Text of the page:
A survey was distributed and participants in the survey expressed a diverse range of preferences regarding beneficial simulations for agricultural and pesticide education. Multiple participants specifically highlighted a keen interest in insect identification simulations, emphasizing the need for immersive experiences such as 360 views for bug identification or pest management related simulations. Safety practices emerged as a crucial area of concern, with multiple participants expressing a desire for simulations focused on safety in agricultural and pesticide-related activities. Additionally, one participant underscored the importance of simulations related to equipment repair, suggesting a practical need for learning experiences in maintaining agricultural machinery. Simulations addressing weed identification were mentioned by a few participants as well, indicating a specific interest in pest management. Overall, participants exhibited a general interest in various simulations and a willingness to explore different educational content. The diversity of preferences highlights the need for tailored content development, incorporating hands-on learning experiences and engaging participants in the design process to ensure simulations closely align with their specific needs and preferences.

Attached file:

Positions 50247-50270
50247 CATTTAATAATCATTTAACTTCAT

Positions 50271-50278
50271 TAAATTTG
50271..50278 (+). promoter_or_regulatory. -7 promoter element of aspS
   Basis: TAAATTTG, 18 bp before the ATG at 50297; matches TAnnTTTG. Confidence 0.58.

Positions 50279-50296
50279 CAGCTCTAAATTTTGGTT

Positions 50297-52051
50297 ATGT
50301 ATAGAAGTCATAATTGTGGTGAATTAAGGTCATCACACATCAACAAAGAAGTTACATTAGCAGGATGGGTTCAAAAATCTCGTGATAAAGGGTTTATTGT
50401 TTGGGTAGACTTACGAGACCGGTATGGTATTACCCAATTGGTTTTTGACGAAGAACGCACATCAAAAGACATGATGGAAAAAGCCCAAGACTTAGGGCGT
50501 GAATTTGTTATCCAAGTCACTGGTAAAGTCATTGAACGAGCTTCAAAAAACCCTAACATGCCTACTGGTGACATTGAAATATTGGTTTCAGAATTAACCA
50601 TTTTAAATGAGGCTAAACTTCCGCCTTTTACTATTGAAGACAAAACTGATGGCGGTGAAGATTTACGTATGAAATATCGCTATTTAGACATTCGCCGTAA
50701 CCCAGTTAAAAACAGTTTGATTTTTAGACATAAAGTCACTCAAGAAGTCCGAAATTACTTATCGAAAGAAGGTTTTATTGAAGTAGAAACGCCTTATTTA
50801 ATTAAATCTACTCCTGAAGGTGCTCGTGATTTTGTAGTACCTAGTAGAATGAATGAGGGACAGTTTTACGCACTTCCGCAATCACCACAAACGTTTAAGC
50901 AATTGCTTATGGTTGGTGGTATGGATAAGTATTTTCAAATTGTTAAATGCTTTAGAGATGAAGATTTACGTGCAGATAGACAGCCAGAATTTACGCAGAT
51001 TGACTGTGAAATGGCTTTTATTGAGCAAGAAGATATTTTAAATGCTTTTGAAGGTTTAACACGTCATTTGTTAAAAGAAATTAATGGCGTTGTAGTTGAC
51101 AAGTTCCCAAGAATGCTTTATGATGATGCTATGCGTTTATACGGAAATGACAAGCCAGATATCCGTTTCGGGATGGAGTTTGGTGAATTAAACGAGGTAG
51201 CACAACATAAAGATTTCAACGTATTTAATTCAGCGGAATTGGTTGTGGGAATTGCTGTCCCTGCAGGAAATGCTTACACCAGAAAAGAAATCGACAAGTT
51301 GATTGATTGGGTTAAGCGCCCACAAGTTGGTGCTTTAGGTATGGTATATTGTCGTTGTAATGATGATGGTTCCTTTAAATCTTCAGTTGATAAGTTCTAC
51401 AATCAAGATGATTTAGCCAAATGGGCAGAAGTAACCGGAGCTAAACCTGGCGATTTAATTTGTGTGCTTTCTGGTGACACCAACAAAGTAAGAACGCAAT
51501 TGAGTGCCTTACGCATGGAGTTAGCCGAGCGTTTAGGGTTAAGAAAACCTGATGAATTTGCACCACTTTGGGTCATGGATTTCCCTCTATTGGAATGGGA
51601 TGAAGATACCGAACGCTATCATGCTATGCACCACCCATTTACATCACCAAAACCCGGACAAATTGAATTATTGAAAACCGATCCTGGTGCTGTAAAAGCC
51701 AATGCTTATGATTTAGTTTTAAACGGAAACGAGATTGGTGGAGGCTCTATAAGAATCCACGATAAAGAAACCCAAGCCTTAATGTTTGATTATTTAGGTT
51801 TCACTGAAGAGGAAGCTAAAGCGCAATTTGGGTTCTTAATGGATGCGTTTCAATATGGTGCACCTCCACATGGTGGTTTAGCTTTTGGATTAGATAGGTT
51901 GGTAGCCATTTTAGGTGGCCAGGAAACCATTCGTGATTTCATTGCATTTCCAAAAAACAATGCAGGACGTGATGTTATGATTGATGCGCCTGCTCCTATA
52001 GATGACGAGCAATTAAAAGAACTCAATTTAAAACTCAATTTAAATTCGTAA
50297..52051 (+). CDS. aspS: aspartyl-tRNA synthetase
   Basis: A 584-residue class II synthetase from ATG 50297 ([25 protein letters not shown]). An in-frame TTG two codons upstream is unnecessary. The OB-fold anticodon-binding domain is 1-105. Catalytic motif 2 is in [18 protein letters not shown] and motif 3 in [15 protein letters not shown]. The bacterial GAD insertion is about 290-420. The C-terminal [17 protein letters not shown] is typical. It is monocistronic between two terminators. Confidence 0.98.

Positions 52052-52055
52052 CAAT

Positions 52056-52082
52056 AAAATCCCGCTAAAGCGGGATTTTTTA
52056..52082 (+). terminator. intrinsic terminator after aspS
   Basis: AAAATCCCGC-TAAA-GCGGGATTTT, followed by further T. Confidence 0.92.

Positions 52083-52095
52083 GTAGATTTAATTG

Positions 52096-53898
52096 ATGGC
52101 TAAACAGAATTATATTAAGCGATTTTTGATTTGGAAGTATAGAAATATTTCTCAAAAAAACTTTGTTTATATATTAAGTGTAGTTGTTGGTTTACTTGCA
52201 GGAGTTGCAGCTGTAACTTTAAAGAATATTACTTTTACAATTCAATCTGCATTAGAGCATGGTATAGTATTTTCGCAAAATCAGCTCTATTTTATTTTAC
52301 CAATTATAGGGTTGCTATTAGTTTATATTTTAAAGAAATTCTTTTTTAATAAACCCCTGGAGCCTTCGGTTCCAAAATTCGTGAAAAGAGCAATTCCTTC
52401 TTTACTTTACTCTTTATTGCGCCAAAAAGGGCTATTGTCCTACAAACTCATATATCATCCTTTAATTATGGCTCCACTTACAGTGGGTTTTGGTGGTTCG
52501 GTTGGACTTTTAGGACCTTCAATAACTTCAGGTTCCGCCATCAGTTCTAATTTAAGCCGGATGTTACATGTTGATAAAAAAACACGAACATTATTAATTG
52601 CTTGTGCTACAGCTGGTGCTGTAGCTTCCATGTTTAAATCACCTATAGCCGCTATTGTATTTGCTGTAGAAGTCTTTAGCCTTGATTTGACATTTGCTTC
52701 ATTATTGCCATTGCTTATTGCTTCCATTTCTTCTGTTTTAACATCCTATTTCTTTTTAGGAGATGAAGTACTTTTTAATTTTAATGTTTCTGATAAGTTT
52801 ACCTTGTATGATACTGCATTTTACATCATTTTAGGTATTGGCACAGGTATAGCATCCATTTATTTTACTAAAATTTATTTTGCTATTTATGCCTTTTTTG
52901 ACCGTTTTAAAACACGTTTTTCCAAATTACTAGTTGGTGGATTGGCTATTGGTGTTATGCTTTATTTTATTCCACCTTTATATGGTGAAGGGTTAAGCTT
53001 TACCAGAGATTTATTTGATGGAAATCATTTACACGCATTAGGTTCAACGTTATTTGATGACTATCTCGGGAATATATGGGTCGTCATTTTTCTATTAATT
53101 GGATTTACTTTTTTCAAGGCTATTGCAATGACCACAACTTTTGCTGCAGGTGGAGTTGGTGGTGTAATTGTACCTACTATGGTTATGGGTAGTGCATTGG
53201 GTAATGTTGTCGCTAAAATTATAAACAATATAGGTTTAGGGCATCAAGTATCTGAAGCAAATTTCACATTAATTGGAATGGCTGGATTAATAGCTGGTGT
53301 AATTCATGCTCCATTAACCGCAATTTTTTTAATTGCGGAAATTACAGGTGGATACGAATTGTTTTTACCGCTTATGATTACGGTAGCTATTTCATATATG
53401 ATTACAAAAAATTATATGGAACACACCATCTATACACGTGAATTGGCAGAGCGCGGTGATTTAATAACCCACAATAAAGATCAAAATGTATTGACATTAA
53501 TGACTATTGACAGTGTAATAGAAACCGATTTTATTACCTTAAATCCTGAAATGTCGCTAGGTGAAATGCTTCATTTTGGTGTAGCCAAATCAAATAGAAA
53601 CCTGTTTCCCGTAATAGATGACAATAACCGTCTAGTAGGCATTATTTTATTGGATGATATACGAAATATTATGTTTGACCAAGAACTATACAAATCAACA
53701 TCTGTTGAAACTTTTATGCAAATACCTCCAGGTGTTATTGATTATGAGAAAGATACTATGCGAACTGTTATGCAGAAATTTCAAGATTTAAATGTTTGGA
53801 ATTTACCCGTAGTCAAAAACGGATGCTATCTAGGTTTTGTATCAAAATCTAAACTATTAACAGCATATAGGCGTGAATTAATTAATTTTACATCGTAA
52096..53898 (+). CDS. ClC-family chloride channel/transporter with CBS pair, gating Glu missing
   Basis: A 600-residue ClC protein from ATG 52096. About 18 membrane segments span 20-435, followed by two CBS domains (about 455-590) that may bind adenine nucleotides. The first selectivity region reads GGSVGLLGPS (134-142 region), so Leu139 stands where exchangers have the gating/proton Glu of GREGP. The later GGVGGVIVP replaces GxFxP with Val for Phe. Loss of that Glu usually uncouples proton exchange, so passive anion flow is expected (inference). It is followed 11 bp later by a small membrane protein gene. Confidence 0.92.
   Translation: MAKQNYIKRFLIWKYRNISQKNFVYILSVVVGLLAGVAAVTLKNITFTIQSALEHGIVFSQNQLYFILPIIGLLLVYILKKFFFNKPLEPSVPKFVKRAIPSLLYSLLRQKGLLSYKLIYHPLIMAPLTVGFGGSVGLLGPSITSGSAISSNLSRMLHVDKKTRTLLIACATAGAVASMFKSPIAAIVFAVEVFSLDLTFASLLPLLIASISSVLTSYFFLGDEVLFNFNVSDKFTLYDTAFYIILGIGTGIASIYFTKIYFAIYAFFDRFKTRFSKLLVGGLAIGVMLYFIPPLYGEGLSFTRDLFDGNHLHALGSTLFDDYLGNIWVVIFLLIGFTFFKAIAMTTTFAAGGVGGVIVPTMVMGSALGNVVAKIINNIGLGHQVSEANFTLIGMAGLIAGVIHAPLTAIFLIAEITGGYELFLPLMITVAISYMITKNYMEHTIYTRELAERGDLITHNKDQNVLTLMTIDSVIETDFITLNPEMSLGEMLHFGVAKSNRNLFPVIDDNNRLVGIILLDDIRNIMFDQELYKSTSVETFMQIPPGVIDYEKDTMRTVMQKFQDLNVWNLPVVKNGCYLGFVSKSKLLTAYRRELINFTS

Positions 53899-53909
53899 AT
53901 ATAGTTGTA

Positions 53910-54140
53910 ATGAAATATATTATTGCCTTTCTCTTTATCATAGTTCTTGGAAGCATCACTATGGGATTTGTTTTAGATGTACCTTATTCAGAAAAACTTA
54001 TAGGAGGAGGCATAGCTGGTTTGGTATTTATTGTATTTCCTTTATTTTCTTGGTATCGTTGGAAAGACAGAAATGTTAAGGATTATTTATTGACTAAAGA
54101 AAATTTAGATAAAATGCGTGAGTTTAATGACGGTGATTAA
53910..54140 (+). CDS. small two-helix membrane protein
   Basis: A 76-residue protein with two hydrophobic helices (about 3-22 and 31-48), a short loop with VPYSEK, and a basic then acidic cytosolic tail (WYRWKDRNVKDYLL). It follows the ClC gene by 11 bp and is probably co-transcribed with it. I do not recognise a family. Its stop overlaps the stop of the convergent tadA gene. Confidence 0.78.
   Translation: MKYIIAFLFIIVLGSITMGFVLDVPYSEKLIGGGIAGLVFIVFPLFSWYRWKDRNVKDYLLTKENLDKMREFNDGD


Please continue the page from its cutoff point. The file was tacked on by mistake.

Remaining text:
Outcomes and impacts:

IACAA Summer Meeting Workshop:

At the Idaho Association of County Ag Agents summer meeting, we successfully engaged 18 educators representing a diverse range of ages, spanning from 25 to 65 years old. In this workshop they had the opportunity to try out a few virtual simulations to understand the potential of this technology. A total of 9 participants provided survey responses with 100% of them expressing a belief that virtual reality could be a valuable learning tool for farmers and agricultural production. Overall, the workshop served as a platform to introduce and advocate for the adoption of virtual reality within the agricultural community, fostering a shared enthusiasm for its educational potential.

Farmer Workshops: